Last school year, Felicity Morrow’s girlfriend Alex disappeared. Some speculate she ran away after a humiliating public incident. Others whisper that she was killed by Felicity in a fit of rage. Now, returning to school after spending the year recuperating in therapy and a mental hospital, Felicity is back at her elite New England all-girls boarding academy, Dalloway School. She reclaims her old room in the centuries-old Godwin House, but not her previous position near the top of the social hierarchy. That’s fine as far as she is concerned. She wants to finish her senior year with as little chaos as possible. But with the arrival of her new dormmate Ellis Haley, that plan scatters like ashes in the wind.
Ellis, a hotshot novelist, transfers to Dalloway to work on a new book about the Dalloway Five. In the 18th century, five Dalloway girls died in terrible circumstances, and many believe they were murdered for being witches. Ellis embeds herself in the legends, and that includes Felicity, who spent months researching the women and the accusations of witchcraft. Felicity is drawn to Ellis, and Ellis in turn tries to help her new friend confront her trauma instead of burying it. The closer the two girls get and the more intimate their relationship becomes, the more Felicity begins to believe she’s being tormented by Alex’s malevolent spirit. Bumps in the night, figures cloaked in shadows, impossible notes left in books…is Felicity being haunted by a ghost or her own guilt? Or is something—or someone—else to blame?
Readers looking to do a deep dive into speculative fiction would do well to keep a list of all the books Lee mentions in her novel. From Shirley Jackson to Zora Neale Hurston to Margaret Atwood and beyond, Lee peppers in a dazzling array of women authors and their novels. These name drops serve a greater purpose than simple Easter eggs. A Lesson in Vengeance is a thriller, yes, but it’s also, as Felicity says, an exploration of “how depictions of mental illness are used to build suspense by introducing uncertainty and a sense of mistrust, especially with regard to the narrator’s perception of events, and the conflation of magic and madness in female characters.”
A common trope in fiction, especially horror and gothic, is for a woman to be driven mad by circumstances, mundane or mystical, beyond her control and then be punished for lashing out or attempting to restore stability. The other girls at the school recast Felicity as Rochester’s attic wife roaming free, bearing all the blame for someone else’s violent actions. Does it really matter one way or the other if the cause for her madness is magic or men if both result in her social, emotional, and possibly even physical destruction?
In Lee’s book, the mythology surrounding the Dalloway witches plays into that trope. So too does Felicity’s relationships with Alex and Ellis. Alex is mercurial and tempestuous, while Ellis is a creature of obfuscation and attraction. Felicity arrives at Dalloway with a talent for playing the part of a socialite’s daughter, and returns to school unwittingly cast as the “crazy ex-girlfriend.” Lee shows the reader how Felicity’s mental health issues are exacerbated by the abuses heaped upon her by the women in her life who are supposed to protect and care for her. They push her down paths she may not have chosen on her own and put her into positions where she can convince herself that it is better to be off her medication and tormented than on it and dependent. Lee doesn’t condemn treatment, but she does dig into the consequences of poor treatment, in both senses of the word.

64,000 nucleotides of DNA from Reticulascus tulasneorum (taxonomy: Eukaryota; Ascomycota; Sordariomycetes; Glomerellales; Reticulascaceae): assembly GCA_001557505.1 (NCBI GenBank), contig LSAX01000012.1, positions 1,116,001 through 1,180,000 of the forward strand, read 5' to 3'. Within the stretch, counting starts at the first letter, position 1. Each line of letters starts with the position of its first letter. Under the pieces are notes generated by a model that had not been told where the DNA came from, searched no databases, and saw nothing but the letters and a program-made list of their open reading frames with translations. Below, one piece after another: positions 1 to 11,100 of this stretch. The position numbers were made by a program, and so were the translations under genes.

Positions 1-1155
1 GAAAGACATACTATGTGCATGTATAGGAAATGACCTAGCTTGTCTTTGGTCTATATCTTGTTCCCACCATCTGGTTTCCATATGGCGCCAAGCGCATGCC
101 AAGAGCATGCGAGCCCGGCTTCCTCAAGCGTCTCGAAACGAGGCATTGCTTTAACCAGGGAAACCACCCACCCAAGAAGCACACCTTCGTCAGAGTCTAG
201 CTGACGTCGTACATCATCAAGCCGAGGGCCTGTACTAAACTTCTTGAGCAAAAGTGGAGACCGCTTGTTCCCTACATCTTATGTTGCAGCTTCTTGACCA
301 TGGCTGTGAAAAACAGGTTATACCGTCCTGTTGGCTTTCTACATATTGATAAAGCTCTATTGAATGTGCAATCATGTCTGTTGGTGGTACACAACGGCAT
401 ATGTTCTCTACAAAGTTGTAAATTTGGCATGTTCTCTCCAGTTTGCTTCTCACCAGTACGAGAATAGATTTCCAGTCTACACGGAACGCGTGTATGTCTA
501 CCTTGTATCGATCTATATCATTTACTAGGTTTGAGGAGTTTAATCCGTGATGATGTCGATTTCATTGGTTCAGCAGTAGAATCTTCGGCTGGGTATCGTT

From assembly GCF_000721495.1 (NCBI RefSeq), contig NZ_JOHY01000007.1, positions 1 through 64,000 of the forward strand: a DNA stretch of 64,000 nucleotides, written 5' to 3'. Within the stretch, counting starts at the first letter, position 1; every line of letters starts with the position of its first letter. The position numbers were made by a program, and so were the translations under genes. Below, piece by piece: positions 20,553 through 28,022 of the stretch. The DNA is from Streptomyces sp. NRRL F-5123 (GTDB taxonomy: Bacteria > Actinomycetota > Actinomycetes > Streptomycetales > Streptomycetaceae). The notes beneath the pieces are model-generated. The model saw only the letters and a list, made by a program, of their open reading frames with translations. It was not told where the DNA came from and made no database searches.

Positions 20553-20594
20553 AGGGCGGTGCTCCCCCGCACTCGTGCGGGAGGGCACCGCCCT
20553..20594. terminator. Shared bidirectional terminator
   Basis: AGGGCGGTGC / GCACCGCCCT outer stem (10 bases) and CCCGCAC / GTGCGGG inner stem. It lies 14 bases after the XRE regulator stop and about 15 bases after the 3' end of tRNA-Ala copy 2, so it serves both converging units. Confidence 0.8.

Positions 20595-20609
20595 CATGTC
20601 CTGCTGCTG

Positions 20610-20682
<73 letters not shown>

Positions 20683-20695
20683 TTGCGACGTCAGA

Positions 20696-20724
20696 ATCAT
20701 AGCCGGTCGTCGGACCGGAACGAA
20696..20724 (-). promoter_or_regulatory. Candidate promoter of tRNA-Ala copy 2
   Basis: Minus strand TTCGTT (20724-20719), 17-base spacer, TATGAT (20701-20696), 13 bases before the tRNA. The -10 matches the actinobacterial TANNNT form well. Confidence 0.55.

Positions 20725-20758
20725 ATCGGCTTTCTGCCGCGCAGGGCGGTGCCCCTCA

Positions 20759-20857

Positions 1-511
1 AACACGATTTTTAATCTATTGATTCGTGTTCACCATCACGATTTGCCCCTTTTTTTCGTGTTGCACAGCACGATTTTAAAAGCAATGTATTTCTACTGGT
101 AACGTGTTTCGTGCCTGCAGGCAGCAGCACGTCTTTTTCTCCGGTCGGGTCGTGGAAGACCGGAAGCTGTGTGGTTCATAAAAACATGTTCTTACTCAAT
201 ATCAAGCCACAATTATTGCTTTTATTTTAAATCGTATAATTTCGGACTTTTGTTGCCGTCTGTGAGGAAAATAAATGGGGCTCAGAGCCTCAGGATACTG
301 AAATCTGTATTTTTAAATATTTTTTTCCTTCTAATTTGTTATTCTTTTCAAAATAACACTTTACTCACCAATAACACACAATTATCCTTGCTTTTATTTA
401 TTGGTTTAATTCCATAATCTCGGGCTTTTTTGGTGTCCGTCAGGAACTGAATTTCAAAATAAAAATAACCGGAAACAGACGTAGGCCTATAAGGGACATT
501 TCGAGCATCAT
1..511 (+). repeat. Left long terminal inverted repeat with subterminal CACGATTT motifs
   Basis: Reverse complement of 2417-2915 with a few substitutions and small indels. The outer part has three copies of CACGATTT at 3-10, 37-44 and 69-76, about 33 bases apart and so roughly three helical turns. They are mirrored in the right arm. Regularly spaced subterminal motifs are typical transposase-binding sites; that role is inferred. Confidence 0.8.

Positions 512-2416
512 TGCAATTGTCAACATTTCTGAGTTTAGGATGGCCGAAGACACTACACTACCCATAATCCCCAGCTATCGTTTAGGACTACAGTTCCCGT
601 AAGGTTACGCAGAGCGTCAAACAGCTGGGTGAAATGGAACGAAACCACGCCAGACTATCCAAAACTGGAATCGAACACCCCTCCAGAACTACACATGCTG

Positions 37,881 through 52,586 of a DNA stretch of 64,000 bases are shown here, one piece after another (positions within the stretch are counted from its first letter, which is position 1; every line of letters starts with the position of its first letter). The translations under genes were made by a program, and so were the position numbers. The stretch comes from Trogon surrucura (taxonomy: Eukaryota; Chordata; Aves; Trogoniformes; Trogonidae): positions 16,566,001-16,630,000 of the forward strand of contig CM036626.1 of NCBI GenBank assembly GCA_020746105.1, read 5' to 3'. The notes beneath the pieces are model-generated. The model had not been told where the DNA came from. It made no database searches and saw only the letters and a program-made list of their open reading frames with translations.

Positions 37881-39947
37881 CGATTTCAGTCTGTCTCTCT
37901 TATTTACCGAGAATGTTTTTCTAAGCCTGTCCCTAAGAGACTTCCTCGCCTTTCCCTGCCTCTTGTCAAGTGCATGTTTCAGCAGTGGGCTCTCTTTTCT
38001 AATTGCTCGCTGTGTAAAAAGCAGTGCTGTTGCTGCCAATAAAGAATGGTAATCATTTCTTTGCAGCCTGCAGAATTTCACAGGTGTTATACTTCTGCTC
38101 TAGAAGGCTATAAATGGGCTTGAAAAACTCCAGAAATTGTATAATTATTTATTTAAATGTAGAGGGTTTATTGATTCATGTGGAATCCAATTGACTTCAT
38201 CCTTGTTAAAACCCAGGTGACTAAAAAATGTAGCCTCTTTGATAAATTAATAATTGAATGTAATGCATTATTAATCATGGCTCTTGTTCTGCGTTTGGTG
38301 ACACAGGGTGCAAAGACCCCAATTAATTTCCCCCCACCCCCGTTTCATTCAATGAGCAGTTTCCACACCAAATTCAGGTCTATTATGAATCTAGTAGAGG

Lee also touches on other big issues in independent schools and boarding schools: racism, classism, and sexism. With a protagonist who is highly privileged herself, the discussions of those heavier topics aren’t as deep as they could’ve been. Felicity is able to coast through her predominately white school not realizing the difficulties her Black classmates deal with. And while that, in my experience as a queer Black person working in independent schools, is true to how the average rich white kid functions, it makes the conversations shallower and less meaningful in the long run. Felicity has several light bulb moments but never follows them through with any action. It makes sense given the plot and character, but as a reader who is neither white nor wealthy and who is queer in ways that don’t line up with most people’s expectations, it is somewhat unsatisfying.
Queerness is at the forefront of A Lesson in Vengeance. Most important characters are queer, but being queer isn’t the main thrust of the plot, nor is this another “bury your gays” book or coming out story. I appreciated how Lee handled Felicity’s complicated feelings on being out and demonstrated the different ways and levels queer people express our identities. Of them all, I will be singing the praises of Quinn, Ellis’ nonbinary older sibling, for years to come. My only complaint is that there wasn’t enough of them in the book. There and gone again. Really, I’d love a whole book just about them. There are a few other queer background characters as well, but they don’t get as much to do.
A Lesson in Vengeance ticked all my boxes. Chillingly mysterious and darkly fascinating, with a surprising amount of depth amidst the creaking floorboards and foggy nights. Victoria Lee’s new standalone is a “just one more chapter” kind of novel. This fantasy-adjacent thriller is a good introduction for horror and gothic newbies and a twisty and twisted diversion for the well-versed. Give into the pull of the ghosts of Dalloway School.
Alex Brown is an Ignyte award-winning critic who writes about speculative fiction, librarianship, and Black history. Find them on twitter (@QueenOfRats), instagram (@bookjockeyalex), and their blog (bookjockeyalex.com).